The Australian Maritime Safety Authority (AMSA) has revoked the Australian Certificate for the Carriage of Livestock (ACCL) for the Panamanian flagged livestock carrier, MV Jawan.
The maritime body said that the decision was made due to unreliability of the vessel’s approved stability data when the vessel is loaded.
The Jawan was scheduled to depart from Portland on a journey from Australia to Pakistan this morning after the vessel’s classification society, on behalf of the flag state, provided their assessment of the ship’s stability.
“When moved from berth, the ship demonstrated a motion that suggested the ship lacked stability. The master of the vessel requested the vessel be returned to the berth. The attending AMSA Marine Surveyor boarded the vessel as soon as it was secured,” AMSA said.
All vessels that visit Australia are required to have approved stability information and must calculate the vessel’s stability for every voyage in accordance with the Safety of Life at Sea Convention (SOLAS), given effect in Australian law through the Navigation Act 2012.
AMSA’s Chief Executive Officer, Mick Kinley, said that revoking the ACCL was considered the only option given the circumstances.
“It is extremely concerning that the operators are unable determine the vessel’s stability in a loaded condition since its recent dry-docking and the operator and classification society seem unable to provide a plausible explanation for this situation. It’s a very basic requirement,” Kinley said.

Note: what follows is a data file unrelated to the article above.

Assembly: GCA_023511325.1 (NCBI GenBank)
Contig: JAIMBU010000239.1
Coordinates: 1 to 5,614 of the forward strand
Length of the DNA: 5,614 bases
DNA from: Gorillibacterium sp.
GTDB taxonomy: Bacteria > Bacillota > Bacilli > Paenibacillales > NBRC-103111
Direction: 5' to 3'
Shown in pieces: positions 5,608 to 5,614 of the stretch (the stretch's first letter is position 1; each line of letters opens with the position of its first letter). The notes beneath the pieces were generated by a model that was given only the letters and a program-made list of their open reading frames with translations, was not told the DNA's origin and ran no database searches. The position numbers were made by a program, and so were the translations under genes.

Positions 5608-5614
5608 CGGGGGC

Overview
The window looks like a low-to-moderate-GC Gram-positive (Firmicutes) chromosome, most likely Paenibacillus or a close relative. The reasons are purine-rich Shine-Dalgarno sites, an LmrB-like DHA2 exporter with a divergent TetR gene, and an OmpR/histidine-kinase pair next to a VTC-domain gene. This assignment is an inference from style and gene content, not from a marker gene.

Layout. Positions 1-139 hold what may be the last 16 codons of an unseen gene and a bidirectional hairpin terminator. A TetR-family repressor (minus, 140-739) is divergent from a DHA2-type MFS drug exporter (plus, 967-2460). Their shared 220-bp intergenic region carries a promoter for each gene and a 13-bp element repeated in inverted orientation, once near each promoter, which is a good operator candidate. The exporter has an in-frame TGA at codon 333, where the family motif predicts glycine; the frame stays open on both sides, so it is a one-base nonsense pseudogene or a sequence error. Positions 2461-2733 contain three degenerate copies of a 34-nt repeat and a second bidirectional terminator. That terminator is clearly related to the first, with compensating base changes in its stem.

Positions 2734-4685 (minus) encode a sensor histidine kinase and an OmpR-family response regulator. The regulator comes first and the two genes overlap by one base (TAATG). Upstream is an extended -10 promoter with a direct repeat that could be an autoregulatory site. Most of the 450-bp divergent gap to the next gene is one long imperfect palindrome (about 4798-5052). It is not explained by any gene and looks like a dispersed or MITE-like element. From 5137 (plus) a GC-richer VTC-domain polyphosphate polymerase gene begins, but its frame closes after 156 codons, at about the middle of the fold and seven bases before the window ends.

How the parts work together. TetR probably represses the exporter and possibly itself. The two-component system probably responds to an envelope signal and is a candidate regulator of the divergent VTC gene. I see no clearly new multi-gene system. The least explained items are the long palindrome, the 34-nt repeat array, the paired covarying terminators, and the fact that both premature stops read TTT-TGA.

The revoking of the carriage certificate comes two weeks after the vessel was ordered to offload thousands of cattle at Portland because the ship experienced violent rocking from side to side while sailing. This was just a week after the ship was ordered to return to port and offload cattle due to instability issues.
One of the potential reasons behind the instability problem is believed to be the fact that the ship was converted into a livestock carrier from a general cargo ship, ABC news reported earlier citing Peter Van Duyn, of Deakin University.
AMSA said that it expects the vessel will be subject to a detailed examination by the operator and classification society. This may include an ‘inclining experiment’ to fully determine the vessel’s condition and why the current data cannot be relied upon.
“AMSA will also be working with the vessel’s operator, flag state and classification society to determine how the problems with the vessel’s stability data have originated,” the maritime authority added.